John Porcellino’s skinny, slightly tremulous freehand line reduces everything and everyone to their simplest forms, as in a small child’s drawing if the child in question happened to be a devastatingly expressive minimalist. Porcellino is known for his autobiographical comics (collected in several volumes, most recently “Map of My Heart”), but THE NEXT DAY (Pop Sandbox, paper, $16.95; available in comics stores; on sale in general-interest bookstores this fall) covers new and darker ground. Written by Paul Peterson and Jason Gilmore, it’s based on interviews with four people who attempted to kill themselves.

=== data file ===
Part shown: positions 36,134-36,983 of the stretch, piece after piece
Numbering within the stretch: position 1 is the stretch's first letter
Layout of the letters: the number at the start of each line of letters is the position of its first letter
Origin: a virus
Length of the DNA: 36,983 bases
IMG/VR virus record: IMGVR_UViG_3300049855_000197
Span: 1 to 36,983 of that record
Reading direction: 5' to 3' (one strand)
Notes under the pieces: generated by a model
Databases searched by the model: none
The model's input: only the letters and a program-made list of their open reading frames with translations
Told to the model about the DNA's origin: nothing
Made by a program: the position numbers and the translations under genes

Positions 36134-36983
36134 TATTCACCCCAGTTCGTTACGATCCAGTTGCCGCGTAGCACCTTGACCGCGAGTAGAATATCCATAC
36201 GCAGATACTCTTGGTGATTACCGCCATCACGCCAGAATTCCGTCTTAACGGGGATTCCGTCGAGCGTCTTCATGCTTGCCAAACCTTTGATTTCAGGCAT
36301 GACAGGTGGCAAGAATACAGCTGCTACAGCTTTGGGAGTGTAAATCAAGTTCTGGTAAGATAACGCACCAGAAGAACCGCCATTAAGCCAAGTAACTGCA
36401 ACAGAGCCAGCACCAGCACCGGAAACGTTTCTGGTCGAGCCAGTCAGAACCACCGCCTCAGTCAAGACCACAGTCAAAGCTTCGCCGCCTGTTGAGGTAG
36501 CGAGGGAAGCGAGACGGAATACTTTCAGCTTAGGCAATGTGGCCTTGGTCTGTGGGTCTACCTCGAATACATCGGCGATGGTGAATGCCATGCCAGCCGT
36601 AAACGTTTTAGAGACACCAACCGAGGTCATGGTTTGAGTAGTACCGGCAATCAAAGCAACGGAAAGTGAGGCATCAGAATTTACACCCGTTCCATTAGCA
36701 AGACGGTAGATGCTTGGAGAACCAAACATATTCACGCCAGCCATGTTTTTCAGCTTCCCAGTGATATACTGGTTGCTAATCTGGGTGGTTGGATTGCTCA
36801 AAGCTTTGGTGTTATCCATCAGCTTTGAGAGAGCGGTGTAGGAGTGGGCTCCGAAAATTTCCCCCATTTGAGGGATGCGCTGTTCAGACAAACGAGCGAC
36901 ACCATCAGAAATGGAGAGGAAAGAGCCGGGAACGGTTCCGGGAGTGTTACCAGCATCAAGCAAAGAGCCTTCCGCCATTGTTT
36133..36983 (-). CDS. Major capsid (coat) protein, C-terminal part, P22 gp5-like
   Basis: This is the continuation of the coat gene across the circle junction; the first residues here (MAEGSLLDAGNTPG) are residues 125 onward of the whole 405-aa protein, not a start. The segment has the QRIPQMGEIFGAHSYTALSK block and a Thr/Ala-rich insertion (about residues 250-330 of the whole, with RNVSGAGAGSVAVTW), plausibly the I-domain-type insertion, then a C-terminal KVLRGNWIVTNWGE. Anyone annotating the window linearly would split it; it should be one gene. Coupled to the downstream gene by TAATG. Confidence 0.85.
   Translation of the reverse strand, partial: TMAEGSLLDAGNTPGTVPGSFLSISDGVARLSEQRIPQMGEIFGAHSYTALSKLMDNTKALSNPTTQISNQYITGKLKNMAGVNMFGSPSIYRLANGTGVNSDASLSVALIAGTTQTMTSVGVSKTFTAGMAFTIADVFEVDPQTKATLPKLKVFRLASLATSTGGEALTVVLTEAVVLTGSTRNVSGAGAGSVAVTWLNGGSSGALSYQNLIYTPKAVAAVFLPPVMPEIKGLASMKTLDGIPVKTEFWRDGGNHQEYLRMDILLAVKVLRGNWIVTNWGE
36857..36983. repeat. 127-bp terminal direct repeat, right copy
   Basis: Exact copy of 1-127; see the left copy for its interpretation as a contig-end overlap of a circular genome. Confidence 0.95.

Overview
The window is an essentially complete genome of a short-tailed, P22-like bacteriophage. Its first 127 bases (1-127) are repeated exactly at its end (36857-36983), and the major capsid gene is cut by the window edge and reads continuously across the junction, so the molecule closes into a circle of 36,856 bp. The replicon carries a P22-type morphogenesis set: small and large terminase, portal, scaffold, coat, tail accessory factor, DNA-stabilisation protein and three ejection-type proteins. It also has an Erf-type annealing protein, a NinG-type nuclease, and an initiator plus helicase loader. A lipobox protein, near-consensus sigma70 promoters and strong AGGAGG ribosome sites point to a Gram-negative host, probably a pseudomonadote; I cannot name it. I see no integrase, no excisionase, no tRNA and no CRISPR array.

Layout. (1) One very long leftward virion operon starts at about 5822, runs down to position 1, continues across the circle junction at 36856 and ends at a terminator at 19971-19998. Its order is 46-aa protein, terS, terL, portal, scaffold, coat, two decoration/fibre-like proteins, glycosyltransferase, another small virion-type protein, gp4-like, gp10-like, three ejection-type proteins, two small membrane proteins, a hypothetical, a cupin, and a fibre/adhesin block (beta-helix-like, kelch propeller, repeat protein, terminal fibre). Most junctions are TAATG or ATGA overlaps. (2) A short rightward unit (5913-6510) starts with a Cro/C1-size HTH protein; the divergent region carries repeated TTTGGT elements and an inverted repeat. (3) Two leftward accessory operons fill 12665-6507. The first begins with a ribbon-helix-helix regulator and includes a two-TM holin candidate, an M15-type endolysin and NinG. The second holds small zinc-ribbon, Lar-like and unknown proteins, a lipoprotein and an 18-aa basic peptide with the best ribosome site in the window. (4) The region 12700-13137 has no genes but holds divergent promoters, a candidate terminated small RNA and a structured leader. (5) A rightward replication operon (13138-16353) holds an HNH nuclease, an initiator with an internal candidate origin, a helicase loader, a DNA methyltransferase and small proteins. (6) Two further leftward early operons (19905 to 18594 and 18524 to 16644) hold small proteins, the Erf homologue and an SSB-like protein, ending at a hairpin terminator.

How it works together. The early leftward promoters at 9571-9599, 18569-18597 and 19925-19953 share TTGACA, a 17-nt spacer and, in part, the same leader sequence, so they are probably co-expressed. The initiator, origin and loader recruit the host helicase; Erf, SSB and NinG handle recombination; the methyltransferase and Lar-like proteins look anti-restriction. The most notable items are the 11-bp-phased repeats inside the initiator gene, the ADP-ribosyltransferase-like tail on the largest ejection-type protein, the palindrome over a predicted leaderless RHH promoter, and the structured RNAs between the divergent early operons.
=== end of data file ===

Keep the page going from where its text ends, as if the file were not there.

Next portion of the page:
Their stories are each edited down to a few lines that suggest the rest: what drove them toward suicide, how they tried to do it, what came afterward, how they regard that time now. One woman describes how, at 18, she lay in bed crying for three days, “until my parents took me to the doctor.” Porcellino draws her as a set of closed-in curves, squirming just a little, for five consecutive panels; in the page’s sixth panel, the bed is empty. Every few pages, Porcellino presents a silent scene — rain falling on a tree and a house — as the book pauses to breathe. Then, finally, the rain abates, and we see the house again, the four narrators together outside of it, alive.
Monday, June 13, 2011
Whoot! Props to PopSandbox! The Next Day Graphic Novel Featured in the NYTimes Book Review - Comics Roundup - NYTimes.com